Internet sales tax: What you need to know

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by Chris Isidore
Many online purchases could soon be more expensive, if a long-debated Internet sales tax law advances through Congress.
The law would allow 45 states and the District of Columbia to demand that online retailers collect sales tax on purchases.
Estimates are that consumers would be spending between $12 billion to $23 billion more a year due to the increased tax collection.
Here’s what you need to know about the current law on online purchase and what would happen under the legislation:
When is an Internet retailer required to collect sales tax under current law?
Essentially states can only demand that online retailers that have a physical presence in their states—such as a store, a warehouse or a factory—collect sales taxes on purchases by residents of that state. Technically people who buy goods online tax free are supposed to make sales tax payments on those purchases to their home state. But estimates are that only about 1 percent of buyers comply with those widely unenforced laws.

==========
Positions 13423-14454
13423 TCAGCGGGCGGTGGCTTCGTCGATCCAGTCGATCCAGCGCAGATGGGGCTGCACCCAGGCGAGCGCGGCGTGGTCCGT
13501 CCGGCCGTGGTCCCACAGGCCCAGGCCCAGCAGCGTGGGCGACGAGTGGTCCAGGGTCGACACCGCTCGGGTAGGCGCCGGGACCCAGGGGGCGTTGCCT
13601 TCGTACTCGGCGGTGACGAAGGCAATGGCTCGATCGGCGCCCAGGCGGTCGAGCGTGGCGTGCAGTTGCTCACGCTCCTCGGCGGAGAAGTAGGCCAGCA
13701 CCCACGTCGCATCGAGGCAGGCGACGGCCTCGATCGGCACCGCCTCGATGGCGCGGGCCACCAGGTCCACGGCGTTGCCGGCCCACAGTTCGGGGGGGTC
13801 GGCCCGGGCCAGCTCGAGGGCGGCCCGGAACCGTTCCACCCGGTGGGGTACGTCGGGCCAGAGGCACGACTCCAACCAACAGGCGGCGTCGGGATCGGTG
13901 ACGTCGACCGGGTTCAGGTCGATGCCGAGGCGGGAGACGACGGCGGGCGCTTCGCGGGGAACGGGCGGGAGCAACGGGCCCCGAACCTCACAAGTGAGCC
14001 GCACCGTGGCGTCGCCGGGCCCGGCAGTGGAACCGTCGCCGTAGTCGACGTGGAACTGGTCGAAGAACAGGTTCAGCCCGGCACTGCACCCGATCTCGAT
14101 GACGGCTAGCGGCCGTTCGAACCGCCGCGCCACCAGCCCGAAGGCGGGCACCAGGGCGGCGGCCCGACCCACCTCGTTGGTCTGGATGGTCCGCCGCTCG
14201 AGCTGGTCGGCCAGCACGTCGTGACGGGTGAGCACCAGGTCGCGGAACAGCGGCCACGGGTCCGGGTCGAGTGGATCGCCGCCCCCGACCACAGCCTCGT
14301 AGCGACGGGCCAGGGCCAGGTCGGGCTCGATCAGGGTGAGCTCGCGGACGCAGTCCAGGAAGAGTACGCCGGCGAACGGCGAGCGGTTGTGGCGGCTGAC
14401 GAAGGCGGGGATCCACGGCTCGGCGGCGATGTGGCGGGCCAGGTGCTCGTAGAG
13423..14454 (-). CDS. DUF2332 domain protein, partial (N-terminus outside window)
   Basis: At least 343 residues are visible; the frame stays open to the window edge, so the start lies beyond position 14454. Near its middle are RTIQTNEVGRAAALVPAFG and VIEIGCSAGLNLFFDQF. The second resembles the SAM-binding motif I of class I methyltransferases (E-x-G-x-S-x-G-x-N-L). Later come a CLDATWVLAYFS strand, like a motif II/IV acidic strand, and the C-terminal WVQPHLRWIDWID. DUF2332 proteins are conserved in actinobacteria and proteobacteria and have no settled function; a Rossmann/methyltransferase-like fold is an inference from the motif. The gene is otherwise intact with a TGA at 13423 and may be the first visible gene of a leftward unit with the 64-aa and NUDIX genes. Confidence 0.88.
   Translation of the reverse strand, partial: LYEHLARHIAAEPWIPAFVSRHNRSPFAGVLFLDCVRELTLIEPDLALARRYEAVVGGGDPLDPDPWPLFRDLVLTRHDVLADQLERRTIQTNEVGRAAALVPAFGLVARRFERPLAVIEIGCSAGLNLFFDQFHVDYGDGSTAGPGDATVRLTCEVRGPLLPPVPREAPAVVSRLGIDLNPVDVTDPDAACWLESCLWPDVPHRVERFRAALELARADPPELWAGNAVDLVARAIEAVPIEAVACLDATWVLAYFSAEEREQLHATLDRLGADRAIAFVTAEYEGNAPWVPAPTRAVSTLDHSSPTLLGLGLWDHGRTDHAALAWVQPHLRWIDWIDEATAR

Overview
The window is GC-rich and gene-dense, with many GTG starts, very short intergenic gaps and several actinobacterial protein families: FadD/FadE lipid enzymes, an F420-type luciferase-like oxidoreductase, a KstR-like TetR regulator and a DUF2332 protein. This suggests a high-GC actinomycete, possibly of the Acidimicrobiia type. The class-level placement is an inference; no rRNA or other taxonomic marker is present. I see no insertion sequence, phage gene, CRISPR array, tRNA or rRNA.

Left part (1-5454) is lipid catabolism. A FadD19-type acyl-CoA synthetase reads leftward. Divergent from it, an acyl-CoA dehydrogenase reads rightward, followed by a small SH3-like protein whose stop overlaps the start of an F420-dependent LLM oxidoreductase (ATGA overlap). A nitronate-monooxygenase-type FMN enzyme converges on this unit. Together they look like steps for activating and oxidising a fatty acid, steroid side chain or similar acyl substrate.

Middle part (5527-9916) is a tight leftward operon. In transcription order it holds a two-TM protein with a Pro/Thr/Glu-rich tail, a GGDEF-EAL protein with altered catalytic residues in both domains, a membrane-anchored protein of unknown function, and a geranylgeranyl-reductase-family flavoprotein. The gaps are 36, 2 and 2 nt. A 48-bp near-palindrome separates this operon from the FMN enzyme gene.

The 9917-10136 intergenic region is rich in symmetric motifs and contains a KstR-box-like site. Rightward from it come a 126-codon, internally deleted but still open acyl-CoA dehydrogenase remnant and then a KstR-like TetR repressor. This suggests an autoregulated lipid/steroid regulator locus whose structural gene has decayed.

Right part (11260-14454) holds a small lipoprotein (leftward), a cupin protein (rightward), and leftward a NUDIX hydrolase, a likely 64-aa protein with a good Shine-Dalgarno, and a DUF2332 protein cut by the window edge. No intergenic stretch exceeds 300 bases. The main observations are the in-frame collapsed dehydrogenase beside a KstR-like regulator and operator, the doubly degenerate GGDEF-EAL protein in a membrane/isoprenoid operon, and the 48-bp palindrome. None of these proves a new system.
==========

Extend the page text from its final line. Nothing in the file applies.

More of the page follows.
Who would pay sales tax under the proposed legislation?
Sellers with more than $1 million a year in sales would be responsible for collecting the tax from buyers in the 45 states plus D.C. that currently charge sales tax. Even if an online retailer provides “tax-free” purchases as a way of attracting customers, the way many now offer free shipping, it would be responsible for paying the sales taxes to the various states.

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